Tuesday, April 11, 2017

Step Into The River



Last fall, Julia Cameron was a keynote speaker at the Women Writing The West Conference in Santa Fe. I found her talk on her book, The Artist's Way, refreshing and bought the book to work through it. I made my way through the 12-week workbook, not perfectly, but open and trusting it to move me forward with writing my cattle rustling book. I appreciated finding my creativity opening like the petals of a flower, slowly and delicately.

As I found my creativity, three C's kept rising to the top - Creativity, Curiosity and Connection. These three C's drive me. When I approach life from the basis of creativity, curiosity and connection, I am open, curious and move forward in whatever I am doing. When life becomes a list of tasks watched over by a stern taskmaster, I am closed, fearful and anxious.

Applying the three C's to writing my book has helped me to write again after a couple of years of depression and writer's block. Allowing myself to be curious helps me step into the scenes. Sometimes it is being curious with the research and other times it's the simple curiosity of "What happens next?" Creativity means I can try writing it different ways, moving in and out of various points of view, seeing the manuscript as a lump of clay instead of an immobile object. Connection is the reason I am writing the book. It all started with a family connection, my great-great-uncle, but it is really a story of connections: who knows who, who did they work with, who were they friends with, who is related, who has past connections? It is also my connection to the story. What speaks to me, what draws me in, what is it that won't let me go?

Western performer, Mary Kaye, shared a video on creativity and in it she quoted her cousin, western yodeler, Kerry Christensen. When she started in the music business, he told her, "Any time you start a career in a creative profession, whether writing, music, or art, it's like stepping into a stream of moving water. You have to take the first step into the water and it's cold, it's scary, but you have to trust that the flow of that creativity is going to take you to exactly where you need to be."

When I picture stepping into the stream of moving water, of course I picture the Arkansas River in Salida. And I know that creativity, curiosity, and connection are what move me into the stream. The river is the unknown, but I trust my Creator to move me through it and trust that the flow will take me right to where I need to be and where the book needs to be.

I created the poster in the photo above, framed it in a blue frame, and set it on the shelf above my computer. It reminds me to to choose creativity, curiosity or connection in the book and to step into the river, trusting the book will end up exactly where it needs to be.


Saturday, February 25, 2017

Searching For Elizabeth Jane Christison's Grave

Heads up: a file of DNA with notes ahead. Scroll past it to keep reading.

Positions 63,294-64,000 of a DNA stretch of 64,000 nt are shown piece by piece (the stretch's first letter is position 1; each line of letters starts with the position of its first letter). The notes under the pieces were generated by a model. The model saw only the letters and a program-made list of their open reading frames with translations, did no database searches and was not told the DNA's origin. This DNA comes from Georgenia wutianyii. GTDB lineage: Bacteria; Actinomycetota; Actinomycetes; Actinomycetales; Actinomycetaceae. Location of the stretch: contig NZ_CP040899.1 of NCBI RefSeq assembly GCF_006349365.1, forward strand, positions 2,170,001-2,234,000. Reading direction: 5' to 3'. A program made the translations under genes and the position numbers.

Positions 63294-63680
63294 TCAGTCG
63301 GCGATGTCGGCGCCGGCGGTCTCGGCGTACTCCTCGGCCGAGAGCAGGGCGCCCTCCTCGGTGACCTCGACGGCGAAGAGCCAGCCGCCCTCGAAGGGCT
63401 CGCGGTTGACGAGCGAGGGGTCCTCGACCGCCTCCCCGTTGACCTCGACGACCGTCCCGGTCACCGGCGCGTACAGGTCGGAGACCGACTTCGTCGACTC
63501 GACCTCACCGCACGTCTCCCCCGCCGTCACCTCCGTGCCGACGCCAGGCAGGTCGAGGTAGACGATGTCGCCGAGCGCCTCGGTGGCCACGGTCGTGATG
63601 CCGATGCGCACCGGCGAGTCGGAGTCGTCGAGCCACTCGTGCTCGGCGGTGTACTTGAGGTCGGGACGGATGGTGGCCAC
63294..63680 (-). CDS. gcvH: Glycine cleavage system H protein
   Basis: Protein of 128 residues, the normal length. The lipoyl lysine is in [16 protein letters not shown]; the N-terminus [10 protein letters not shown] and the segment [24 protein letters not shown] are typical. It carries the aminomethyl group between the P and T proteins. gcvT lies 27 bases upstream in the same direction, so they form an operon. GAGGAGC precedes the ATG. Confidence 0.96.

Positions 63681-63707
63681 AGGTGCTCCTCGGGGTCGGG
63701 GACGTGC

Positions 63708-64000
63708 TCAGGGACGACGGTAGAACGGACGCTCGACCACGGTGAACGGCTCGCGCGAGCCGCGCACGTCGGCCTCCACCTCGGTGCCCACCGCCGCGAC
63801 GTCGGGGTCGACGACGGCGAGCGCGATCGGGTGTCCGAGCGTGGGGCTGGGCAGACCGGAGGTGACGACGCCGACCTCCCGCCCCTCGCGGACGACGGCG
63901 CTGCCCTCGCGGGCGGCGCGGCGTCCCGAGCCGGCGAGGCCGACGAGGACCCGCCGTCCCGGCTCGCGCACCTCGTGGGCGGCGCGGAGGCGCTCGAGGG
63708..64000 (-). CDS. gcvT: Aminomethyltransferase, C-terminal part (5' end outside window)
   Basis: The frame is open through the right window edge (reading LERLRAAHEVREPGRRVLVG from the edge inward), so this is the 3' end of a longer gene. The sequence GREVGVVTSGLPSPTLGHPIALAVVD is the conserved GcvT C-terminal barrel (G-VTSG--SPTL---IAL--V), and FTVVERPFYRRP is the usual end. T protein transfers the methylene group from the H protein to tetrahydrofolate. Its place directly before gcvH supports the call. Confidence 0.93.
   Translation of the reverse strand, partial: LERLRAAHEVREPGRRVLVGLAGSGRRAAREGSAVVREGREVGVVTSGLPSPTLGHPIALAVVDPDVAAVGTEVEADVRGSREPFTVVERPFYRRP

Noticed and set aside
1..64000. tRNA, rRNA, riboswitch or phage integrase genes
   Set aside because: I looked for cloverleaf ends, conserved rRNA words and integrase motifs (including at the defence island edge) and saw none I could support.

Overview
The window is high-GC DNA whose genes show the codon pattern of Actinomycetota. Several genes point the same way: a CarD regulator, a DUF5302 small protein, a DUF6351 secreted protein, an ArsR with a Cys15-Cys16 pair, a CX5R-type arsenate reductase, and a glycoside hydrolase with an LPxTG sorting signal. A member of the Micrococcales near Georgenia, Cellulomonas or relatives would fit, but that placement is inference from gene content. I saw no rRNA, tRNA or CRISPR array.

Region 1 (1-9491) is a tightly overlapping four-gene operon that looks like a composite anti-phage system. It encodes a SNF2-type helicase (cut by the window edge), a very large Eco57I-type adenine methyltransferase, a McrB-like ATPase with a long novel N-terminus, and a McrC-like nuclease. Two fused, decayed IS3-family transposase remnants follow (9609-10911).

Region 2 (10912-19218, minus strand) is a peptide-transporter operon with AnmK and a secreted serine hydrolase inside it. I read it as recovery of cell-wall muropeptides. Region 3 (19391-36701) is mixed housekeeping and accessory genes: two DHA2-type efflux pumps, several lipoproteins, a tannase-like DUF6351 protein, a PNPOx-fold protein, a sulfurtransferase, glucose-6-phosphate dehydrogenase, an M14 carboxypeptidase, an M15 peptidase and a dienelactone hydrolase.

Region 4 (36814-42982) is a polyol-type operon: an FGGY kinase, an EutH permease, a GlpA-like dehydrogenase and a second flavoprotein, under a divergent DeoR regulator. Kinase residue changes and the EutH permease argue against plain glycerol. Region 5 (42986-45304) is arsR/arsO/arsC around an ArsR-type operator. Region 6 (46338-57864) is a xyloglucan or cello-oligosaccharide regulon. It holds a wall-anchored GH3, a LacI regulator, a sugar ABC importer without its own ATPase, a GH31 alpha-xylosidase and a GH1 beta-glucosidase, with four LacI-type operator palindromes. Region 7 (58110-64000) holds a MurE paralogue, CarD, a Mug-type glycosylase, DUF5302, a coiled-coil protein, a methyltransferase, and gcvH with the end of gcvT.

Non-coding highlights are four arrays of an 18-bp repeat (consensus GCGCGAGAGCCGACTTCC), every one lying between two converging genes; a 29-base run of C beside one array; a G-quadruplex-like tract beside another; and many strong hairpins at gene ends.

April 15, 1898 Salida Mail  Colorado Historic Newspaper Collection
http://coloradohistoricnewspapers.org

Ah, the Christison family and the sites of the eternal rest of their earthly bodies.
If ever a family wanted to throw their descendants into a fruitless search for gravesites, it is the Christisons. Apparently, stone monuments were not a necessity to the Christisons. Even Judge Wilburn Christison, whom we know died in Fairplay, does not have a marker in the Fairplay Cemetery.

Elizabeth Jane Lewis Christison's grave is also a mystery. To make matters worse, if you search for Elizabeth Jane on Ancestry, you will find that about half of the family trees say she died in Howard, Colorado and another half say she died in Blue Springs, Missouri. What? So far, I have not seen documentation for the Blue Springs death and burial. I have no idea where this idea originated.

I have 2 theories on where Elizabeth Jane Lewis Christison is buried. The first logical place would be for her to be buried beside her husband, Wilburn Christison, in the Fairplay Cemetery. But this is impossible to prove because there are no markers, nor are there any cemetery records.

The second theory, the one I believe to be the most likely, is that she is buried in the Howard Cemetery in Howard, Colorado.

First, let's look at her death. The newspaper clipping at the top is from the April 15, 1898 Salida Mail in the "Pleasant Valley Notes, Howard, Colorado" saying: "Mrs. Christison is very ill and serious doubts are entertained of her recovery."

I know Elizabeth Jane lived in Howard at the time of her son, Charlie's, death in 1892. I also have a family record stating "Mother" (Elizabeth Jane) died May 10, 1898 in Howard. I received this handwritten copy from Betty Regnier, Ernest Christison's granddaughter. At the top is a note, "The original of this was handed down through the family." I am guessing the printing was done by Betty's mother, Helen, and the cursive writing are Betty's notes.